I'm just going to quote Jim Henley a bit:

Deborah Hastings of Associated Press explains what happens to people who blow the whistle on corruption in Iraqi contracting: very bad things. One man was detained for 97 days and subjected to “fear up” interrogation. One woman was demoted and ostracized after a blameless 20-year civilian career with the Pentagon. A KBR contractor who blew the whistle on invoice-padding and diversion of resources was kept under guard until she could be ejected from Iraq. The federal government, which has happily joined Federal False Claims act suits for Medicare/Medicaid and domestic contracting fraud, has declined to sign onto even a single lawsuit against contractors in Iraq.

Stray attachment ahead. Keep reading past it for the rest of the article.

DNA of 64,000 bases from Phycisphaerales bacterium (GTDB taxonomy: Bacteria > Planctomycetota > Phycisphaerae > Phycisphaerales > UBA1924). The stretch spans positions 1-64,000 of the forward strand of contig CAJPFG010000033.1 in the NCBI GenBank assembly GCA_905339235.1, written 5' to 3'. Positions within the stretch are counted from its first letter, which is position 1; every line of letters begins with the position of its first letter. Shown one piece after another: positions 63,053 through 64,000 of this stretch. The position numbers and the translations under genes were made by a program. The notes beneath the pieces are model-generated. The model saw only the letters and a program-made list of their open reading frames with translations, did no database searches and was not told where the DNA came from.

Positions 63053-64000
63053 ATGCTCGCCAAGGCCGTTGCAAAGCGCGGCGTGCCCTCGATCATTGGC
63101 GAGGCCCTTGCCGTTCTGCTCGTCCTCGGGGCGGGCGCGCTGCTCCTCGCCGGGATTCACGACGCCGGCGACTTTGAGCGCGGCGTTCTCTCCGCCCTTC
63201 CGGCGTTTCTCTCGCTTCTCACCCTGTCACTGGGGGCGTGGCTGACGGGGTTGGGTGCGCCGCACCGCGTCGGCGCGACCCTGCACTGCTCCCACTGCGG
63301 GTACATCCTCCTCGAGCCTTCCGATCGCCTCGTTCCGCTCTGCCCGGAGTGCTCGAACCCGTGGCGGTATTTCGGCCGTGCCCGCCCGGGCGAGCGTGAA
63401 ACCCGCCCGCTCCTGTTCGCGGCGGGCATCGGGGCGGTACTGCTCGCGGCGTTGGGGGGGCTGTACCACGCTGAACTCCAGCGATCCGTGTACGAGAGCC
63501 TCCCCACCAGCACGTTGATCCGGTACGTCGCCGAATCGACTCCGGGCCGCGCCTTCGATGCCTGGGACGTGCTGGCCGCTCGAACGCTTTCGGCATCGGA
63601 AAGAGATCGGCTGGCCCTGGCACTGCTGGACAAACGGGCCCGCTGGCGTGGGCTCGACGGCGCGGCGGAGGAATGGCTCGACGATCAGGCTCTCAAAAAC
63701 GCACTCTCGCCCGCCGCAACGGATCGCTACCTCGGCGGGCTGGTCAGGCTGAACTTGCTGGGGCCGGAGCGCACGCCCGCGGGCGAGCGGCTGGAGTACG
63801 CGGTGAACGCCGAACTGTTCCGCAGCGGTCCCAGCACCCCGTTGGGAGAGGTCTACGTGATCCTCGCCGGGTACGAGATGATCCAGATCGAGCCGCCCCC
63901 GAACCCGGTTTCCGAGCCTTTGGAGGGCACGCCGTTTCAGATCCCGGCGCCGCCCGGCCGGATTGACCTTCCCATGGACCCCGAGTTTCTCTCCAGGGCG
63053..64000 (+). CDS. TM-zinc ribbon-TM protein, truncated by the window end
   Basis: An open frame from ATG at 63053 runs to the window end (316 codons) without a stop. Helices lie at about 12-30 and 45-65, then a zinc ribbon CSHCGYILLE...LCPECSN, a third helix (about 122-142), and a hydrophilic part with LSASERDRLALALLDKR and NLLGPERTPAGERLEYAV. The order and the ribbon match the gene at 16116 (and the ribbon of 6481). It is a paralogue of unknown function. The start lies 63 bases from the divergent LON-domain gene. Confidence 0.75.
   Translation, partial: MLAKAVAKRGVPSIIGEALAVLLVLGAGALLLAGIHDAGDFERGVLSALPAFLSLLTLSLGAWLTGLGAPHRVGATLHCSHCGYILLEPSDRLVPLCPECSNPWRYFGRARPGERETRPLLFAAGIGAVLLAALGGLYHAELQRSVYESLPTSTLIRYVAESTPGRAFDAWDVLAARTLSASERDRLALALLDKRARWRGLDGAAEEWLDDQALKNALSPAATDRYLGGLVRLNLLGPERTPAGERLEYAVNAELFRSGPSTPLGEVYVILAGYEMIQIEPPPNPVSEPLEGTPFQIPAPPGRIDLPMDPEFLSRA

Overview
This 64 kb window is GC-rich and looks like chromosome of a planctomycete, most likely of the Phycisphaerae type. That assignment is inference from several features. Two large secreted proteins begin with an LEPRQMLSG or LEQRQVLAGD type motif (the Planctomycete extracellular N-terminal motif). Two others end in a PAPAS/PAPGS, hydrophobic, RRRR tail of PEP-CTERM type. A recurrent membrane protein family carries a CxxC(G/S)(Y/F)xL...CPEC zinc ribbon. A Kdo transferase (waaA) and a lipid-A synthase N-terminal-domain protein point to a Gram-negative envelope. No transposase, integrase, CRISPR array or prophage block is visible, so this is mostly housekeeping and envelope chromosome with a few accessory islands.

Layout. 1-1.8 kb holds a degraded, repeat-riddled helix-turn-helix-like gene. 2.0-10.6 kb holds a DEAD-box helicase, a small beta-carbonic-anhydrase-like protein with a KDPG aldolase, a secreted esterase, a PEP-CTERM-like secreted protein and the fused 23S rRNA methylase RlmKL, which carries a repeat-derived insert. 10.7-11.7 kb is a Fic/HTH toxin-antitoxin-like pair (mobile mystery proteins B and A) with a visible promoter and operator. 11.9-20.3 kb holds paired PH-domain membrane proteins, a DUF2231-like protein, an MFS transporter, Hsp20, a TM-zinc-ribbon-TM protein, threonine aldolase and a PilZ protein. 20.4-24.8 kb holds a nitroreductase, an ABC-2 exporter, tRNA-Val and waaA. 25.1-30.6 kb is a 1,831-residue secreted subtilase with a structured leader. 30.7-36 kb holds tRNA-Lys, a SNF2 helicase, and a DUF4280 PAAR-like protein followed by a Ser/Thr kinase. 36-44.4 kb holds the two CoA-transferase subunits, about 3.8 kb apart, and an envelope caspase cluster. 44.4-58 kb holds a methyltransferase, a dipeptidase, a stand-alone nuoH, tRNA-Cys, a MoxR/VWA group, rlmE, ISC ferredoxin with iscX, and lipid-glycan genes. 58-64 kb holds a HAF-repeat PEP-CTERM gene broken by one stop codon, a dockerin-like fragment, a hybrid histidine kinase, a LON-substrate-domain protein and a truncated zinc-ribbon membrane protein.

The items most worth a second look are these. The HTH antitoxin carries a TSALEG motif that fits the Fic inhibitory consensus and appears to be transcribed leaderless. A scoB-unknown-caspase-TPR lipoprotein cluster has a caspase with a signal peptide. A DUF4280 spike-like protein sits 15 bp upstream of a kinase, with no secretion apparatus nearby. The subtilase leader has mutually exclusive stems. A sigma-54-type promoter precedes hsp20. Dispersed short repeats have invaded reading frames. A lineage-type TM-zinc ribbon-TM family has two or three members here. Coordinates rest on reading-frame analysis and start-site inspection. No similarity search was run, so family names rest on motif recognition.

Financial improprieties aside, I would further note that insofar as the rationale for our continued presence in Iraq is humanitarian, unleashing on the country a body of thousands of mercenaries who are subject to neither Iraqi nor American law seems like an odd way of going about that.

We want to hear what you think about this article. Submit a letter to the editor or write to letters@theatlantic.com.